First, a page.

private banks, and (4) Strengthening the regulatory and supervisory
framework. Progresses achieved in these fields are presented below:
?????x?d???????3? significant steps have been taken within the framework
of operational restructuring. Besides, the number of branches of the
state banks which was 2,494 as of December 2000 was reduced to 2.236 as
of December 2004; and the number of personnel which was 61,601 was
reduced to 39.454.
2) Resolution of SDIF Banks; 21 banks were taken over by the SDIF
between 1997 and 2003. After the BRSA began to operate on August 31,
2000 (in addition to the existing eight banks) the administration of 13
banks was assumed by the SDIF according to the resolutions of the BRSA.
Of these 21 banks, 13 banks were merged; five banks were sold to
domestic and foreign investors; and the licenses of two banks were
revoked. By the end of December 2004 there was one bank which remained
under the administration of the SDIF, Bay?nd?rbank, the bridge bank for
the resolution of the SDIF banks.
3) Strengthening the Private Banking System; Within the scope of the
program focused on private banks, primary steps were taken towards
strengthening the capital structures of private banks with their own
resources and limiting market risks. 25 private banks were subjected to
a three-phase audit process. Cash capital increases, correction of
provisions set aside for non–performing loans, positive changes
engendered in the market risk and valuation of securities were taken
into account during these evaluations and accordingly, three banks were
determined to have capital requirements. The capital requirements of
these banks were provided either by their shareholders and or by the
allocation of subordinated loans given by the SDIF upon BRSA decisions.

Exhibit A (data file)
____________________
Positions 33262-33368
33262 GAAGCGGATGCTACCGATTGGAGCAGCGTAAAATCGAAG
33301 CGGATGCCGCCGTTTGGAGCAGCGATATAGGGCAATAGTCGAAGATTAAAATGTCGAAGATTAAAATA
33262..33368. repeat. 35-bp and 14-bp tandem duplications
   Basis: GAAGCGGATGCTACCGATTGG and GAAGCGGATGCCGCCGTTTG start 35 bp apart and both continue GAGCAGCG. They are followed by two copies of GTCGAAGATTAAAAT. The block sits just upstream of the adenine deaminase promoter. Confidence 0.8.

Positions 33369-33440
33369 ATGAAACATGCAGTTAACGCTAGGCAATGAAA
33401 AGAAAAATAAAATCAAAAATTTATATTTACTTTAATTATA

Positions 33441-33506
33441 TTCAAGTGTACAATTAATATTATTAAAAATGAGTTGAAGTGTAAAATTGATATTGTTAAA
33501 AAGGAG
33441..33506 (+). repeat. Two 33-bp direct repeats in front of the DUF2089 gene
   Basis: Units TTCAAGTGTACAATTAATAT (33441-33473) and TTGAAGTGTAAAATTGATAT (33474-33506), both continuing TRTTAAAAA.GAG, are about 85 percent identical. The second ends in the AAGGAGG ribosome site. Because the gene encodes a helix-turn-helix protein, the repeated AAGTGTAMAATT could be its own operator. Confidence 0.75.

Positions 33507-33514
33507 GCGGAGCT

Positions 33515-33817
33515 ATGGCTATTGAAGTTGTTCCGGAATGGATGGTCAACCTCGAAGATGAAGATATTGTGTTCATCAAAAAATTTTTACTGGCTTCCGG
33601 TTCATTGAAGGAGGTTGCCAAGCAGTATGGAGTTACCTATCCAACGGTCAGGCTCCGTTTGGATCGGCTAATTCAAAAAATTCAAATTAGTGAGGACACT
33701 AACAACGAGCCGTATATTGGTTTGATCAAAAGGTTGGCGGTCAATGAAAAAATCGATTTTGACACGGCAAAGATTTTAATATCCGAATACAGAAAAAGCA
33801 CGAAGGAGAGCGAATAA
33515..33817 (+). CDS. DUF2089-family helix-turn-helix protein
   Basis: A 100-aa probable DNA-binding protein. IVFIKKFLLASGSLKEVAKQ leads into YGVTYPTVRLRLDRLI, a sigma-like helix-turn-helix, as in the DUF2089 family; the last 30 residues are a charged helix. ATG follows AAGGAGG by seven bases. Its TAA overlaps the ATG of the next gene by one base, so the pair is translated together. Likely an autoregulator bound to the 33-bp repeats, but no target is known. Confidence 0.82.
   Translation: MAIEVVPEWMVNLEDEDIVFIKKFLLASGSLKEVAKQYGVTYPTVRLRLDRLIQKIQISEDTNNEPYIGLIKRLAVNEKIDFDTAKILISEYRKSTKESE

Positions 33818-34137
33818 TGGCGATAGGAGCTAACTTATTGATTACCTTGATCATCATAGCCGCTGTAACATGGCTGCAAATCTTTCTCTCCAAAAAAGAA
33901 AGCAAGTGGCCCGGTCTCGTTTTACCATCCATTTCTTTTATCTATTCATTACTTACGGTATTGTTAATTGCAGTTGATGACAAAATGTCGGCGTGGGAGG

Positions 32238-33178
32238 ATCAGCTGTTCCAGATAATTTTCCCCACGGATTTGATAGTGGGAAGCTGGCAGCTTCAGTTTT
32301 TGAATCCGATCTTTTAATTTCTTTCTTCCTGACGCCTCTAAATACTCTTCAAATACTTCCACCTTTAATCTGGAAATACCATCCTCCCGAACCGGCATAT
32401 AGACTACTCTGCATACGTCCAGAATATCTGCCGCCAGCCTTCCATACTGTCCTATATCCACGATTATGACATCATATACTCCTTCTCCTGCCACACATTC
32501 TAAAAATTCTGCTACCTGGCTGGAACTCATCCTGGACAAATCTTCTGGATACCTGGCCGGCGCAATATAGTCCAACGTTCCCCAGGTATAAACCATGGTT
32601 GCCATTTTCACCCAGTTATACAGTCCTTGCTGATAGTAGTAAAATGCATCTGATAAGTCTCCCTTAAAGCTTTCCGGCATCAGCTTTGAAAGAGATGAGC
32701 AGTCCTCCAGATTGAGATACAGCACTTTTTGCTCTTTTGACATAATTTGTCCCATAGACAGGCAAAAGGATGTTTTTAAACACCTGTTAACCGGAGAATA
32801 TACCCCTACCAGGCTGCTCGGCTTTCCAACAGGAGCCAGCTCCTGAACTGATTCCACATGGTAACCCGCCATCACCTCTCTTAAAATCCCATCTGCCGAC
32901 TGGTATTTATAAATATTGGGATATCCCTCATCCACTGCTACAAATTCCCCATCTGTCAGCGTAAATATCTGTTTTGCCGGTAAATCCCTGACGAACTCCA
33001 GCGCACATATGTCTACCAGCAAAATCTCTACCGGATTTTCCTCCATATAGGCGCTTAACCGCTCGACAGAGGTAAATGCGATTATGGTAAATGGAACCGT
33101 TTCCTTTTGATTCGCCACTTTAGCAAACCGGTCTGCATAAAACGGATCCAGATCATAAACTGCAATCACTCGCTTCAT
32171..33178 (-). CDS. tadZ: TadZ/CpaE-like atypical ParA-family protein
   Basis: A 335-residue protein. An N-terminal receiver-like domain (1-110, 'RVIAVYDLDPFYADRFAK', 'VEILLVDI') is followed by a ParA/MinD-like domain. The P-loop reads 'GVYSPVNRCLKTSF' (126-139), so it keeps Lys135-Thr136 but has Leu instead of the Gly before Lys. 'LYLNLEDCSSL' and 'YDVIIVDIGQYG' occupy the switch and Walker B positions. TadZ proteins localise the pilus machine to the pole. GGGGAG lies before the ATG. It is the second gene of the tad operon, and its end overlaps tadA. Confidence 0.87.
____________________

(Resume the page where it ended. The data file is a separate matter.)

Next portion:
With the improvement observed in profitability, the average capital
adequacy ratio of the private banks was recorded at 28.2% as of December
4) Strengthening the regulatory and supervisory framework
Concurrently with the financial and operational restructuring of the
banking sector, significant progress has been made in legal and
institutional regulations. Within this context, regulations were issued
to prevent risk concentration in loans, limit participation of banks in
non-bank financial institutions and ensure preparation and disclosure of
the balance sheets of the banks in compliance with international
accounting standards. Among many other structural reforms, the banking
reform intended to upgrade and modernize the current rules and in
general covered the following banking related areas: capital adequacy,
foreign exchange exposure, internal control and risk management, deposit
guarantee schemes, accounting standards for financial disclosure
purposes, prudential reporting and loan-loss provisions.
As a result, the restructuring program resulted in the following in the
The banking sector entered a consolidation process.
The significance of state-owned and SDIF banks in the system has
Financial risks in the banking sector have been reduced to manageable
The capital structure of the sector has been strengthened.
The sector has re-entered a growth period.
The profitability performance of private banks has improved and
state-owned banks have started to generate profit.
At the end of September 2004, the Turkish banks numbers were as follow:
Number of Banks
And lastly, let’s say few words on this table. As we can see, after
banking crisis in November 2000 and February 2001, the numbers of
commercial banks as well as all other banks has declined significantly.
If in 1999 number of commercial banks were 62, in 2004 it has declined
to 35. These crisis’s has huge negative impact on Turkish banking
system, but nevertheless, it is still take the bull by the horns, and
as many foreign banking giants as HSBC, Citibank, Fortis have entered
the Turkish banking market it is sounds like it’s has a potential
capacity and bright future.
F.S. Mishkin “The Economics of Money, Banking and Financial Markets”
Colombia University Press